University of Khartoum

Vegetation Change in Erkowit, Northeastern Sudan between 1953 - 2009

Vegetation Change in Erkowit, Northeastern Sudan between 1953 - 2009

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Title: Vegetation Change in Erkowit, Northeastern Sudan between 1953 - 2009
Author: Salih, Elsir Adam Omer
Abstract: This study is a comparative study which is based mainly on resurveying the natural vegetation in the study area, Erkowit, and comparing the present situation with the situations in 1953 and 1989. The mainobjectives of this study were to evaluate whether changes in species composition observed from 1953 to 1993 continued, what is the main driver of vegetation change in the area: land use changes or climate, and whether the vegetation has become more homogenous i.e. has beta diversity decreased. The study resurveyed the vegetation on thirty of the originally surveyed hills in 1953and 1989. The relative abundance of each perennial plant species was estimated per hill by visual estimation. Due to the large areal extent of the hills (3140 m2 to 96460 m2) the species were assigned to abundance categories: d = dominant, a = abundant, c = common, o = occasional and r = rare. For numerical analysis, the abundance classes were coded as; r = 0.5, o = 1, c = 2 and a/d = 4. Gradient Analysis was used to analyse the change in species composition, then the gradient axes were scaled in standard deviation units (SDU), which make them directly interpretable in terms of species homogeneity i.e. beta diversity. The results clearly indicate a spatial and temporal trend in the vegetation development in the area. The secondary succession described by Vetaas (1993) appears to have continued in the last 20 years, and it may have accelerated because the differences in species composition between years of sampling were larger in the period between 1989 and 2009 compared to the period between 1953 and 1989. Changes in plant species composition has been reflected on Beta diversity which has slightly decreased from 2.6 to 2.51 SDU. The landscape at Erkowit has been changing continuously from a semi-evergreen woodland to a very open shrubland, similar to hot desert shrubland that surrounds Erkowit, and is not comparable any more to a mist oasis dominated by Afromontane and Mediterranean species that was reported in the twentieth century. As shown by species scores on the temporal axis of the gradient analysis, toxic plants have continued to increase, whereas Afromontane and Mediterranean species in general have decreased. The former indicates land use change as a driver, and the latter indicates climate change.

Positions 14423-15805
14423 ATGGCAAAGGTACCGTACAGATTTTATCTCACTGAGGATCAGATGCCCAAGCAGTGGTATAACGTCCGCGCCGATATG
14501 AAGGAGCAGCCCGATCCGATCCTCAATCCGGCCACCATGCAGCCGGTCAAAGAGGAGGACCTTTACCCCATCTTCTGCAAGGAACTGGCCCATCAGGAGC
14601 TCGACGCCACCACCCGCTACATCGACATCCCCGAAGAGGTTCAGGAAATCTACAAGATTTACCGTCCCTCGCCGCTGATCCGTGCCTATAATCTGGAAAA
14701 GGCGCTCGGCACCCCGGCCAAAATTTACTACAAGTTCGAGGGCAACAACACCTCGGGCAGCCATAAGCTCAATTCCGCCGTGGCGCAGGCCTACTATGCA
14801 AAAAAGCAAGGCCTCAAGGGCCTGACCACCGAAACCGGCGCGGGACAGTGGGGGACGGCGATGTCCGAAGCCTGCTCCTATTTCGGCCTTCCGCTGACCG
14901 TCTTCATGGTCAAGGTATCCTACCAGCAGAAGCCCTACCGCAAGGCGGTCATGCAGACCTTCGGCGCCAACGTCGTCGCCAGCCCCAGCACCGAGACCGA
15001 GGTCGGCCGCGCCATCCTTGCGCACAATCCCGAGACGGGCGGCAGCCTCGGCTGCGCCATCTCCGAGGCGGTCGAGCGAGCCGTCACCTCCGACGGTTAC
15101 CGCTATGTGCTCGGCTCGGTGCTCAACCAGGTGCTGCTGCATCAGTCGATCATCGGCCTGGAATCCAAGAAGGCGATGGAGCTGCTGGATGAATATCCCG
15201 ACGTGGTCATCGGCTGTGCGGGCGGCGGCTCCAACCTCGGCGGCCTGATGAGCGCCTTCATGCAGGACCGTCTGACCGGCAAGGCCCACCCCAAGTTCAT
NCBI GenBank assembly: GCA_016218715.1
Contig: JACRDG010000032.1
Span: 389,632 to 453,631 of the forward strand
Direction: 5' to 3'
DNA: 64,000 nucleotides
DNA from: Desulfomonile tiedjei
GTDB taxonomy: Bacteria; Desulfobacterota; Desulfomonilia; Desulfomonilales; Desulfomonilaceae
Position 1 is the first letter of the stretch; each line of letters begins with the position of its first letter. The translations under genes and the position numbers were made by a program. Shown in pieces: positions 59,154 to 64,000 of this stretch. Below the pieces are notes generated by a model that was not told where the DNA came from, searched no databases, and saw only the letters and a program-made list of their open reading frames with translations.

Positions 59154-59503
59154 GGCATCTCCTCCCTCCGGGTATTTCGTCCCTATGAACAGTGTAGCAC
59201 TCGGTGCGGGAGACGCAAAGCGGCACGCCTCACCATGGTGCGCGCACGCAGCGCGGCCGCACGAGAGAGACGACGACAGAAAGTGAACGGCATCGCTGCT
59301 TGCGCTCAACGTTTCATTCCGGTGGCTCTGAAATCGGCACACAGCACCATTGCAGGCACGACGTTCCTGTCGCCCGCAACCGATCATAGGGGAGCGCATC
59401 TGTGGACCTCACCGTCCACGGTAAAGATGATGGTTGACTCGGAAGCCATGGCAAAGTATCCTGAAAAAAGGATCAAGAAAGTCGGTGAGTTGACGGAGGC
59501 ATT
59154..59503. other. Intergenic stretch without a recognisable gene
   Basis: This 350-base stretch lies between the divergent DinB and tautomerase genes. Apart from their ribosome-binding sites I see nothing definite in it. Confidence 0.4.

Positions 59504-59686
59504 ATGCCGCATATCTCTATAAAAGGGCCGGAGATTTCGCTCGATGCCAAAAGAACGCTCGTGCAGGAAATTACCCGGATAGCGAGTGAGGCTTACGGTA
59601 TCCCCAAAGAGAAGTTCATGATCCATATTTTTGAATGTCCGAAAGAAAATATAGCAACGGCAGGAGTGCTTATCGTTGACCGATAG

URI: http://khartoumspace.uofk.edu/123456789/17122
Date: 2015-11-16


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